Bluster == Journalism

According to an Annenberg poll conducted this spring, about 40 percent of Americans consider Fox News talk show host Bill O’Reilly a “journalist” — while only 30 percent of the people surveyed said they considered famed Washington Post reporter Bob Woodward to be one. … Meanwhile, more than a quarter surveyed said that another champion of judicious reportage, radio talk show host Rush Limbaugh, was a journalist.

So when you see reports about the sinking credibility ratings of journalists, keep in mind who the “journalists” being rated really are.

3 Replies to “Bluster == Journalism”

  1. Bill O’Reilly is a journalist as long as there are official op-ed pieces in print and video journalism. If someone expressing their opinion in the New York Times while on the payroll of the New York Times gets to have that effort called journalism, IMO, so does O’Reilly.

    But it’s not reporting, it’s op-ed.

  2. mneptok, I don’t think any journalist would call an editorial piece on the op-ed page “journalism.” Opinions expressed there may be informed by years of having done journalism, but the definition of “journalism” as held by journalists isn’t quite that loose.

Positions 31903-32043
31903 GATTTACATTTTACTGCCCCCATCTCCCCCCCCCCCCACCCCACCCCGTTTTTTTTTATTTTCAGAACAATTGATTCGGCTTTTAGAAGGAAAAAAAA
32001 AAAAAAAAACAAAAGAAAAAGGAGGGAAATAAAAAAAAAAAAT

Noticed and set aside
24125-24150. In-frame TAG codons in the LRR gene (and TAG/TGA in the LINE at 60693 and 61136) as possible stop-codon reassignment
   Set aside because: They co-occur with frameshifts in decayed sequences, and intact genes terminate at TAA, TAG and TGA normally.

Of course there are gray areas, where you have an op-ed piece that draws on original research and reporting, but even then, an op-ed is kind of in a special class.

    Over and above that, it’s also hard to compare O’Reilly’s fist-pounding to a reasoned argument (that’s not a statement about partisan comparisons, more a comment on how O’Reilly’s rhetorical style differs dramatically from that of most op-ed pieces in newspapers).

  3. People don’t want to have to think hard anymore, they just wanna hear some fist-pounding blowhard trumpet a position they already agree with over and over.

    “Atlantic Monthly” and NPR don’t rule, Fox (Faux) “News” and “People” magazine do. (sigh)

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